Eleni Mandell; I Can See the Future: Extraordinary that this remarkable woman/songwriter/singer is so overlooked (this is her eighth album) by those who would be seduced by her blend of alt.folk, cabaret jazz and string-embellished folk-rock. As they say on the internet, “for fans of kd lang, Norah Jones, Melody Gardot, Norah Jones”. But she's more than that, she's her own woman. (For Elsewhere's original review go here)

P2280011Lil' Ed and the Blues Imperials; Jump Start: At almost 60, Chicago blues guitarist Ed isn't going to anything different to what he has already been doing, play stinging, pointed, economic and incendiary six string – except when he pulls right back for broody and passionate ballads. Nope, nothing has changed and if this lacks just a little of the fire from 40 years ago you hardly notice it when this is turned up loud. (For Elsewhere's original review go here)

Janka Nabay and the Bubu Gang; En Yay Sah: Elsewhere may have missed some big names this year but it got this obscure outing from Sierra Leone expat Nabay who teamed up with an alt.rock band from Manhattan to delivered an urban, psychedelic world music of their own invention. (For Elsewhere's original review go here)

Rob; Make it Fast, Make It Slow: And we got this one too, the reissue of mid Seventies album by Ghanian singer Rob which is a steamer of sexuality and spirituality getting the slow boil with a horn section and some fascinating guitar and drum work. Might just be the stoner album of the year. (For Elsewhere's original review go here)

Mark Lanegan Band; Blues Funeral: Most often identified as a vocalist with QOTSA, Gutter Twins and Soulsavers, Lanegan's dark and weather-beaten baritone found its place in this singular vision of darkness which came with elevating guitars, a sense of hope and redemption where required and a collection of excellent songs which command repeat play. A dark diamond. (For Elsewhere's original review go here)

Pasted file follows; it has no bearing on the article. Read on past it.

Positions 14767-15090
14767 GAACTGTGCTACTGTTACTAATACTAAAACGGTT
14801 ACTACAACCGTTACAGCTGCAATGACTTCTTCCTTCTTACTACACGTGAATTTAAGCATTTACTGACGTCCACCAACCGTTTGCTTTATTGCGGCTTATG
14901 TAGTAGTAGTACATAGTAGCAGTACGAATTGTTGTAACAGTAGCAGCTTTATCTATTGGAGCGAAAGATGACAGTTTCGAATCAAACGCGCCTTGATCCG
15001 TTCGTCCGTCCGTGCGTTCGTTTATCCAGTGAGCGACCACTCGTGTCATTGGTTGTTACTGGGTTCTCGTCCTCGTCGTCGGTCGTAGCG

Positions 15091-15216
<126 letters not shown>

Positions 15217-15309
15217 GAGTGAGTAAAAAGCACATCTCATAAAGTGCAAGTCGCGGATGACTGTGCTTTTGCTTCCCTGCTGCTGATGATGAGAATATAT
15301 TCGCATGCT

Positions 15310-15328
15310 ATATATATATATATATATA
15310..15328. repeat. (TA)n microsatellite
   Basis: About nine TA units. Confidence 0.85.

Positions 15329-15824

Sharon Van Etten; Tramp: New Jersey's songstress takes apart her life, losses and loves but turns them into something bigger and less personal in a cycle of songs of anger, disappointment, optimism and self-doubt. Produced by the National's Aaron Dresser and with an excellent pulled-together band (which has semi-celeb guests), this one isn't an easy ride but delivers on every track. (For Elsewhere's original review go here)

cds_stretch_on_foreverLeonard Cohen; Old Ideas: Under a deliberately ambiguous title, Cohen again served up his considered poetics, dry and self-deprecating humour (“he will speak these words of wisdom like a sage”) and observations about mortality against the backdrop of subtle and supportive music from longtime friends. The old ideas are those of life, death, love, pain and forgiveness. Cohen remains a reassuring guide to them all. (For Elsewhere's original review go here)

Jim White; Where It Hits You: When his wife walked out on him for a younger man White poured his reflections into this album where the fallout, self-doubt and hope for redemption come in the context of slightly off-kilter sounds and broken-back ballads. Engrossing. (For Elsewhere's original review go here)

The Eastern; Hope and Wire: The Eastern's Adam McGrath is the most tough-minded of New Zealand songwriters and here, with his heart on his sleeve he leads this exceptional roots-rock band through politics and social issues as much as rollicking rock and real life stories which have been seen and lived, not filtered from media observations. Raw, authentic and great songs across a double disc. (For Elsewhere's original review go here)

The Amazing; Gentle Stream: Although they stood me up for an interview in Stockholm these Swedes are forgiven on the strength of this delightful album which channels the spirit of folk-rocking Laurel Canyon in the late Sixties through seductive psychedelic influences, nods to jazzy styles and breeze-blown melodies. A soundtrack for summer. (For Elsewhere's original review go here)

Patti Smith; Banga: With her excellent memoir Just Kids and now this exceptional album, Smith is on a late career roll. She only ever writes about what interest her (too often her life) but here her subject are broad – Amy Winehouse, Amerigo Vespucci. Maria Schneider, the Japan earthquake – and she sounds utterly engaged by them all. One of her essential albums. (For Elsewhere's original review go here)

cdsJarrett, Garbarek, Danielsson, Christensen; Sleeper: Recorded in '79 but only now released, this live concert over two discs catches what might be considered a jazz supergroup on the ECM label and from elegant ballads to seriously deconstructed post-bop, the energy and empathy between the players is exceptional. They also have fun in places which is often a rare commodity in ever-so serious jazz. (For Elsewhere's original review go here)